Perinatal Outcomes After Assisted Reproductive Technology Treatment In Australia And New Zealand: Single Versus Double Embryo Transfer

Publisher:
Australasian Med Publ Co Ltd
Publication Type:
Journal Article
Citation:
Medical Journal Of Australia, 2009, 190 (5), pp. 234 - 237
Issue Date:
2009-01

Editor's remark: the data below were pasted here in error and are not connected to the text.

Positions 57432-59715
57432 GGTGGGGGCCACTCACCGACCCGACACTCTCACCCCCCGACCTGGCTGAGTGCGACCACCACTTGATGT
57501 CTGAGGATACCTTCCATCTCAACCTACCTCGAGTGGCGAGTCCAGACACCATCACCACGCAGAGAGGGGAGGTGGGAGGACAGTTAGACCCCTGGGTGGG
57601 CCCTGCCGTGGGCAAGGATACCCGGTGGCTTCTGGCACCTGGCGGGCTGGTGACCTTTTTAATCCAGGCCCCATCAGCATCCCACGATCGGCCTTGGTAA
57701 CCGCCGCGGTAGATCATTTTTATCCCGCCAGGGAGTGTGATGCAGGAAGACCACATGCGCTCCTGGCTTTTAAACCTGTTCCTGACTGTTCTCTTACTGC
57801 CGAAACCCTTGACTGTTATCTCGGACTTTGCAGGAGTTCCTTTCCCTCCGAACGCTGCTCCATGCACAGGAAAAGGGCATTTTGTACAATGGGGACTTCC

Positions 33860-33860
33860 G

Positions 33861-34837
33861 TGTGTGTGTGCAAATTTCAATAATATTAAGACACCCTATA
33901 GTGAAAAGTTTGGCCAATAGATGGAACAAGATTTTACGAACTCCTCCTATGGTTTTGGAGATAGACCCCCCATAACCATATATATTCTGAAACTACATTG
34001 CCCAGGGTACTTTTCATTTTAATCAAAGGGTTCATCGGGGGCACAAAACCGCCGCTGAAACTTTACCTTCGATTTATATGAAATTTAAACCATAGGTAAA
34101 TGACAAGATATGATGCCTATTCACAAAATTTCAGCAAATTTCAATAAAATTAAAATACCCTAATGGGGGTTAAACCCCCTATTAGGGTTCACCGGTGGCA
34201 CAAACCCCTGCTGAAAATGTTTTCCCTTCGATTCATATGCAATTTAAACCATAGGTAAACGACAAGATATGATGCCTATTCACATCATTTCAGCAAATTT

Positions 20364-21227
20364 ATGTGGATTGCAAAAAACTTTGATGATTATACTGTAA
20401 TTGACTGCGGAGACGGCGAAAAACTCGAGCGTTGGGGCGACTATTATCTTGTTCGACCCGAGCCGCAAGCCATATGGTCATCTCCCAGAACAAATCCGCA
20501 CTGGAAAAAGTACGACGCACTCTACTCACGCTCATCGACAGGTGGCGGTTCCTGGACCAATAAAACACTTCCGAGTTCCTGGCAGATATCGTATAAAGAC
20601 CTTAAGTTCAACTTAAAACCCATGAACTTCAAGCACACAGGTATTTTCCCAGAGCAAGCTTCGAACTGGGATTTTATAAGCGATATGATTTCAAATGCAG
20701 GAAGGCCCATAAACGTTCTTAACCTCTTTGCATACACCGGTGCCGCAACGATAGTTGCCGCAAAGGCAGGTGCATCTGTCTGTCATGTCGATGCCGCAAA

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Objective: To compare the perinatal outcomes of babies conceived by single embryo transfer (SET) with those conceived by double embryo transfer (DET). Design, setting and participants: A retrospective population-based study of embryo transfer cycles in Australia and New Zealand between 2002 and 2006, using data from the Australia and New Zealand Assisted Reproduction Database. Main outcome measures: Proportion of SET procedures; comparison of SET and DET procedures with respect to multiple births, low birthweight (LBW), preterm birth and fetal death. Results: The proportion of SET procedures has increased from 28.4% in 2002 to 32.0% in 2003, 40.5% in 2004, 48.2% in 2005 and 56.9% in 2006. The multiple birth rate for all babies conceived by SET (4.0%) was 10 times lower than for those conceived by DET (39.1%) (P < 0.01). The average birthweight for all liveborn babies conceived by SET (3290 g) was higher than for those conceived by DET (2934 9) (P < 0.01). The preterm birth rate of all DET-conceived babies (30.3%) was higher than for SET-conceived babies (12.3%) (adjusted odds ratio [AOR], 3.19 [95% Cl, 3.01-3.38]). All babies conceived by DET were more likely to be stillborn than those conceived by SET (AOR, 1.49 [95% Cl, 1.21-1.82]). Singletons conceived by DET were more likely to be born preterm than singletons conceived by SET (AOR, 1.13 [95% Cl, 1.05-1.22]). Liveborn singletons conceived by DET were 15% more likely to have LBW than liveborn singletons conceived by SET (AOR, 1.15 [95% Cl, 1.05-1.26]). There was no significant difference in fetal death rate between DET- and SET-conceived singletons. Conclusion: The increase in proportion of SET procedures has resulted in a lower rate of multiple births and in better perinatal outcomes in Australian and New Zealand assisted reproduction programs.
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